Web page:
Mali is considering talks with militants linked to al-Qaeda and the Islamic State in an apparent departure from the stance of France, its main partner in the fight against jihadists. – Bloomberg

The leader of Ethiopia’s rebellious Tigrayan forces said on Friday that protests were breaking out in the regional capital which fell to federal troops days ago in their month-long war. – Reuters

About 300 British troops have arrived in the troubled West African state of Mali at a time when the epicentre of the Islamic State group (IS) appears to have moved from the Middle East to Africa. – BBC

Samuel Getachew writes: Abiy has placed too much emphasis on his international standing when he should have prioritized national concerns. This marked his handling of the TPLF question from the outset; he was not able to narrow his differences with them and chose to neglect their grievances until they reached the breaking point. While he may win on the battleground and declare victory, this could result in a rebel movement from the north. The region’s proximity to Eritrea also means the conflict could spiral into a regional one. – Washington Post

The Americas

When Venezuelans head to the polls Sunday to elect a new National Assembly, one big name will be missing from the ballot. Juan Guaidó, the legislature’s current president, recognized by the United States and more than 50 other countries as Venezuela’s rightful leader, is boycotting the election. Guaidó and his U.S.-backed opposition say there’s no way authoritarian President Nicolás Maduro will allow a free and fair vote. – Washington Post

The Brazilian farm state of Goias rolled out a pilot project on Thursday to increase productivity and take fast action against disease using fifth-generation technology and equipment provided by China’s Huawei Technologies Co. – Reuters

The top U.S. envoy on Venezuela called on the incoming Biden administration on Thursday to use the leverage he believes has been gained from years of tough sanctions aimed at ousting socialist President Nicolas Maduro and urged against offering him any “giveaways.” – Reuters

Alex Vasquez and Patricia Laya write: Since 2015, Venezuela’s National Assembly has been the center of opposition to the government of President Nicolas Maduro. Juan Guaido, the man recognized by the U.S. and around 50 other nations as the country’s rightful leader, based his effort to oust Maduro on the support of a majority of the Assembly, widely considered the last democratically-elected body in the nation’s government. But Maduro seized control of the Assembly earlier this year, and its role as the last bastion of the opposition is likely to end in parliamentary elections on Sunday. – Bloomberg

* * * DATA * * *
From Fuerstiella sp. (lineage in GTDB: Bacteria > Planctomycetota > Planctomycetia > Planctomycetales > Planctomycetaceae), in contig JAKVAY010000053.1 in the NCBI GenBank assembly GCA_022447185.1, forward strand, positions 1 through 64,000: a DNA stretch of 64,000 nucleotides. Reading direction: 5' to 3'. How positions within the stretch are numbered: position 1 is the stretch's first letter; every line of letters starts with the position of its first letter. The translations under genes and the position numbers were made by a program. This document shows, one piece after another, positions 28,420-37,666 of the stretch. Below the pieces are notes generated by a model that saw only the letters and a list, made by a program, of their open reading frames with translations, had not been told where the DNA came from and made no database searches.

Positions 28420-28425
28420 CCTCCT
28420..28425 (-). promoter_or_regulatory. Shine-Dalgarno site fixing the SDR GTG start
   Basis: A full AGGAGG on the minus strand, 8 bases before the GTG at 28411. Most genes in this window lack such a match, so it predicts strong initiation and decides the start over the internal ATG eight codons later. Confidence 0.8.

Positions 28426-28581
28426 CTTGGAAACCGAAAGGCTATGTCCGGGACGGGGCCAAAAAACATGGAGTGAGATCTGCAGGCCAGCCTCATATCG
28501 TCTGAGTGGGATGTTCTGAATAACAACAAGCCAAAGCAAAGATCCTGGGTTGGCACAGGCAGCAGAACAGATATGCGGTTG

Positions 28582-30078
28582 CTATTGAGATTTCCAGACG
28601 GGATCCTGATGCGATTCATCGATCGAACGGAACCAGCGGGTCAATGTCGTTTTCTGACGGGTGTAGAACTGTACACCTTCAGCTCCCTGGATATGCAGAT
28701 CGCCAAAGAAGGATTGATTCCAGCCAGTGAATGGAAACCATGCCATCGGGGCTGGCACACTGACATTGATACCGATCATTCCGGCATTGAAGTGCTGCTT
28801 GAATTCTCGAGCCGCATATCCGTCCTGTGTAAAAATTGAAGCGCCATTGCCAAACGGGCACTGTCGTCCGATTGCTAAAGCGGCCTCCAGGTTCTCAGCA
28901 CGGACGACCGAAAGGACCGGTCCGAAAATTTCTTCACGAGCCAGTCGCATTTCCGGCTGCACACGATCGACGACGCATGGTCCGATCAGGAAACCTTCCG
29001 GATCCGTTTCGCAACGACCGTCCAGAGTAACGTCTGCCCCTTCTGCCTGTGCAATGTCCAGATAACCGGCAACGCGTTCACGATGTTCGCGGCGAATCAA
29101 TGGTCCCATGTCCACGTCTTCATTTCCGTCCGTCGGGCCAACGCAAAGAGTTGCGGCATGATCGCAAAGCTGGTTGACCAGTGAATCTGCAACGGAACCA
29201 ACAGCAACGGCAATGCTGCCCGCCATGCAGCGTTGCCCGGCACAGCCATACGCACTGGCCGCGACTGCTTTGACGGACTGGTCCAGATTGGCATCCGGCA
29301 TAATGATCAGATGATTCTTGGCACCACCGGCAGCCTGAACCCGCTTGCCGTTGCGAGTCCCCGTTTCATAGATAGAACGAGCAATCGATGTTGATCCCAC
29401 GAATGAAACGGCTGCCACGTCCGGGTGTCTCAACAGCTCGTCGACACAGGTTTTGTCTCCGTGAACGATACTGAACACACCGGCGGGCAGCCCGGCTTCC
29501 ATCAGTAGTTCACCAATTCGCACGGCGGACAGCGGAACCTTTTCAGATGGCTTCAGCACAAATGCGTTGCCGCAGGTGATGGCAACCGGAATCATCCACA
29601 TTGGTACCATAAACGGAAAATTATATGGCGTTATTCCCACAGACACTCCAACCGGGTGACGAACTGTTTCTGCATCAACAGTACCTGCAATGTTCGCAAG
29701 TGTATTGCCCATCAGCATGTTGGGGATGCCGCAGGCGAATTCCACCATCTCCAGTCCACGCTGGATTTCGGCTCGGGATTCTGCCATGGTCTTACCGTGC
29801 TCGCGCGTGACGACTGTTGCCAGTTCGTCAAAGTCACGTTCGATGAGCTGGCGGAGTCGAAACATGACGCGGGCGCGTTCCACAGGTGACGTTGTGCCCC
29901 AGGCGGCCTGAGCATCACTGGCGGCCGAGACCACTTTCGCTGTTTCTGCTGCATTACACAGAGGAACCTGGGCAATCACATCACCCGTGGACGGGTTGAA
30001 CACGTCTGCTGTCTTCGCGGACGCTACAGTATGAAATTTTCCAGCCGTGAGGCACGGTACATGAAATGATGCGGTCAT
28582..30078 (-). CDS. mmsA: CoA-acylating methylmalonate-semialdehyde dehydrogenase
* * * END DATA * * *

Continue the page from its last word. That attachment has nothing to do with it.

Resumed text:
The United States deployed operatives to Estonia in the weeks before the November election to learn more about defending against Russian hackers as part of a broader effort to hunt down foreign cyberattacks, American and Estonian officials said. – New York Times

Sophisticated hackers, assumed to be state agents, have been carrying out a global phishing campaign targeting the vital “cold chain” that will protect coronavirus vaccines during storage and transport, IBM security researchers reported Thursday. – Washington Post

The U.S. Justice Department is in talks about a possible resolution in the legal case against the chief financial officer of Huawei Technologies Co., according to a person familiar with the matter, a simmering dispute that has fueled a clash between the world’s two biggest economies. – Bloomberg

The defense policy bill Congress plans to pass this month now includes language that would create a national cyber director at the White House, Rep. Jim Langevin (D-R.I.) confirmed to The Hill on Thursday. – The Hill

Shane Tews writes: In tech policy, there are areas like cybersecurity where the US should seek productive transatlantic cooperation. But on antitrust and digital taxes, punishing America’s tech champions and helping European governments pay their bills — especially on the backs of US companies — should have no place on the Biden team’s to-do list. – American Enterprise Institute